For $1\leq\alpha\leq\omega_1$, a cardinal $\kappa$ is $\alpha$-iterable if every $A\subseteq\kappa$ is contained in a weak $\kappa$-model $M$ for which there exists an $\alpha$-good $M$-ultrafilter on $\kappa$. The $\alpha$-iterable cardinals form a hierarchy of strength above weakly compact cardinals and below Ramsey cardinals.

  • $1$-iterable cardinals are weakly ineffable and stationary limits of completely ineffable cardinals. The least $1$-iterable cardinal is not ineffable. [5]
  • An $\alpha$-iterable cardinal is $\beta$-iterable and a stationary limit of $\beta$-iterable cardinals for every $\beta<\alpha$. [9]
  • A Ramsey cardinal is $\omega_1$-iterable and a stationary limit of $\omega_1$-iterable cardinals. This is already true of an $\omega_1$- Erdős cardinal. [8]
  • It is consistent from an $\omega$- Erdős cardinal that for every $n\in\omega$, there is a proper class of $n$-iterable cardinals.
  • A $2$-iterable cardinal is a limit of remarkable cardinals. [9]
  • A remarkable cardinal implies the consistency of a $1$-iterable cardinal. [9]
  • $\omega_1$-iterable cardinals imply that $0^\sharp$ exists and hence there cannot be $\omega_1$-iterable cardinals in $L$. For $L$-countable $\alpha$, the $\alpha$-iterable cardinals are downward absolute to $L$. In fact, if $0^\sharp$ exists, then every Silver indiscernible is $\alpha$-iterable in $L$ for every $L$-countable $\alpha$. [9]
  • $\alpha$-iterable cardinals $\kappa$ are preserved by small forcing, by the canonical forcing of the ${\rm GCH}$, by fast function forcing, and by the forcing to add a slim $\kappa$-Kurepa tree. If $\kappa$ is $\alpha$-iterable, there is a forcing extension in which $\kappa$ remains $\alpha$-iterable and $2^\kappa\gt\kappa$. [11]

References

  1. Erdős, Paul and Hajnal, Andras. Some remarks concerning our paper ``On the structure of set-mappings''. Non-existence of a two-valued $\sigma $-measure for the first uncountable inaccessible cardinal. Acta Math Acad Sci Hungar 13:223--226, 1962. MR   bibtex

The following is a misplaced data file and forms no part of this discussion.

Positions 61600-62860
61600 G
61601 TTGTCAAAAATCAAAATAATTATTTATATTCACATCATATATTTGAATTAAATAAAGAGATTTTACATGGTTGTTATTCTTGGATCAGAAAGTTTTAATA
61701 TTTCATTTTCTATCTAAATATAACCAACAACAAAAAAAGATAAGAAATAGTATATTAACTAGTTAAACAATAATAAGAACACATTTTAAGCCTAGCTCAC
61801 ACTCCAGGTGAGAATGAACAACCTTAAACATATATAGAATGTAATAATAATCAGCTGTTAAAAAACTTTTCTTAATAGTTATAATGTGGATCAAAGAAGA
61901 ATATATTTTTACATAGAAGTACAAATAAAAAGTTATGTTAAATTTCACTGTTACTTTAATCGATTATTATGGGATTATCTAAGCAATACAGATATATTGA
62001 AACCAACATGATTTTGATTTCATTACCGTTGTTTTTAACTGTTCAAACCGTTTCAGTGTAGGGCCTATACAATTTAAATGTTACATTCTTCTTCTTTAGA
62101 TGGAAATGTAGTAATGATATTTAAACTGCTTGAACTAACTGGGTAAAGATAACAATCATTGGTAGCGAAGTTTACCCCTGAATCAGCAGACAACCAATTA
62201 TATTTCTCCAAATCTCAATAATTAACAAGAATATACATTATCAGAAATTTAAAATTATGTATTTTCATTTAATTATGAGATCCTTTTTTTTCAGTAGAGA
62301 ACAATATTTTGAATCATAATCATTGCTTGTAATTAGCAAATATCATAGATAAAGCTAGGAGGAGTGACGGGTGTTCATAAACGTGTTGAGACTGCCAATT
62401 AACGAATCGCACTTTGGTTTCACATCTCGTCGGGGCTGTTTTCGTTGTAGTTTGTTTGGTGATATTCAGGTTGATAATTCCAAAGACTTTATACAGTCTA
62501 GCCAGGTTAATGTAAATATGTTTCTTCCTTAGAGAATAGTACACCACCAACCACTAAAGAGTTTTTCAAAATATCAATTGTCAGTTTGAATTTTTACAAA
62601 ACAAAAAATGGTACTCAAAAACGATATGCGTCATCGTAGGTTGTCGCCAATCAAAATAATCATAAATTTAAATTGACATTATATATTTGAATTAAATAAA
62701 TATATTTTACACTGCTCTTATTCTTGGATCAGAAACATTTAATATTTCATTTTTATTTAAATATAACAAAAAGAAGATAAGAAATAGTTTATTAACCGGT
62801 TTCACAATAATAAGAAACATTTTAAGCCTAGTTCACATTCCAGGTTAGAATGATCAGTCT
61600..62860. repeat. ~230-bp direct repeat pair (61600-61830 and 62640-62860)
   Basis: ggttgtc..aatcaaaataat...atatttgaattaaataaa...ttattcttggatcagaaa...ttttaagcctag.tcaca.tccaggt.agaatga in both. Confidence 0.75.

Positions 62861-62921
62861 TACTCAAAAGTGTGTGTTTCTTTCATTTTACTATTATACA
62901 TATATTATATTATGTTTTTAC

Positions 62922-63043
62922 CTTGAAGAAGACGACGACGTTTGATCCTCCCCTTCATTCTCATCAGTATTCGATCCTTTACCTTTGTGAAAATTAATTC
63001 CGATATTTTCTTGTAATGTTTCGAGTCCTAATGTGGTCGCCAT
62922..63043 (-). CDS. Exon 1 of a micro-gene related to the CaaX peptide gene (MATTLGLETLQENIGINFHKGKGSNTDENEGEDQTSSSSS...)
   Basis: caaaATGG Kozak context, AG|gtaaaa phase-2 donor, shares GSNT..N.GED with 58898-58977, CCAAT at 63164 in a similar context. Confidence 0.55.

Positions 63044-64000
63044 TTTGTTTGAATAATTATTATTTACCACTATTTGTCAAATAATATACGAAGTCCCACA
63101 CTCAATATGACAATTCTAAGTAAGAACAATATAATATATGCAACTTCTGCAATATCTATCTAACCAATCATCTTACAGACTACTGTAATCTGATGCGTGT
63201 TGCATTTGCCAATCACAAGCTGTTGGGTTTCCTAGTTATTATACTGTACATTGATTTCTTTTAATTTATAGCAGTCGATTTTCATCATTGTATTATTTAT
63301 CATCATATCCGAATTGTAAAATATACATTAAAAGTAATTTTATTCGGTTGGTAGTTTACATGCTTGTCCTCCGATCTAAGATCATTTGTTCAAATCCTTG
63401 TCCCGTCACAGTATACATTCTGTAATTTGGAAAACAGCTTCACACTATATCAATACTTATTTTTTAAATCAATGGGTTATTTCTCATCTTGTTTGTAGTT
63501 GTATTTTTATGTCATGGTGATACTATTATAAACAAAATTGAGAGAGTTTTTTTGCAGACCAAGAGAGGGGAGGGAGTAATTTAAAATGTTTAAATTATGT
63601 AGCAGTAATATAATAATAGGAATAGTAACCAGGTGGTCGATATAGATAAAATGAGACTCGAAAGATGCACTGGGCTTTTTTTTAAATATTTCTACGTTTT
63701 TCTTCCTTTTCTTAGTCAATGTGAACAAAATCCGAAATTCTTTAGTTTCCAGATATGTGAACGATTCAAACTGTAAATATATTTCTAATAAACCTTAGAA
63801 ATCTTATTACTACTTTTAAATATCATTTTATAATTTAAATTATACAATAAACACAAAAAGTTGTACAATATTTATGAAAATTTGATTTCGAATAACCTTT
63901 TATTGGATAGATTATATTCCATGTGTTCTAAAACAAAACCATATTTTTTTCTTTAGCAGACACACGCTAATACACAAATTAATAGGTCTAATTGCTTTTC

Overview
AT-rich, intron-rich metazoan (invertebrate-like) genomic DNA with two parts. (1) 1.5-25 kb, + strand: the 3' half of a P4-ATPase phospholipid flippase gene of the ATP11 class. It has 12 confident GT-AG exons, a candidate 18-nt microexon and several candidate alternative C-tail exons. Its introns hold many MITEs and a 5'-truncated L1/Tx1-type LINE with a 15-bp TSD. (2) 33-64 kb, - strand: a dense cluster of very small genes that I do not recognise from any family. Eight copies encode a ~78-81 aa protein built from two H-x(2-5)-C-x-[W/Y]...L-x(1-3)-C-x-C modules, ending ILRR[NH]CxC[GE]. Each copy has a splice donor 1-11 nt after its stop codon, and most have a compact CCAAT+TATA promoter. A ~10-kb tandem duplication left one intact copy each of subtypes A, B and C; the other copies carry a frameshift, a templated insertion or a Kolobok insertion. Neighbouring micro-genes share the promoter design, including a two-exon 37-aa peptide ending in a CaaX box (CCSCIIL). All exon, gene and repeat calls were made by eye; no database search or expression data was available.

2. Jech, Thomas J. Set Theory. Third, Springer-Verlag, Berlin, 2003. (The third millennium edition, revised and expanded) bibtex

  3. Dodd, Anthony and Jensen, Ronald. The core model. Ann Math Logic 20(1):43--75, 1981. www   DOI   MR   bibtex

  4. Kanamori, Akihiro. The higher infinite. Second, Springer-Verlag, Berlin, 2009. (Large cardinals in set theory from their beginnings, Paperback reprint of the 2003 edition) www   bibtex

  5. Gitman, Victoria. Ramsey-like cardinals. The Journal of Symbolic Logic 76(2):519-540, 2011. www   arχiv   MR   bibtex

  6. Gitman, Victoria and Johnstone, Thomas. Indestructibility for Ramsey and Ramsey-like cardinals. (In preparation) bibtex

  7. Cody, Brent and Gitman, Victoria. Easton's theorem for Ramsey and strongly Ramsey cardinals. (In preparation) bibtex

  8. Sharpe, Ian and Welch, Philip. Greatly Erdős cardinals with some generalizations to the Chang and Ramsey properties. Ann Pure Appl Logic 162(11):863--902, 2011. www   DOI   MR   bibtex

  9. Gitman, Victoria and Welch, Philip. Ramsey-like cardinals II. J Symbolic Logic 76(2):541--560, 2011. www   arχiv   MR   bibtex

  10. Gaifman, Haim. Elementary embeddings of models of set-theory and certain subtheories. Axiomatic set theory (Proc. Sympos. Pure Math., Vol. XIII, Part II, Univ. California, Los Angeles, Calif., 1967), pp. 33--101, Providence R.I., 1974. MR   bibtex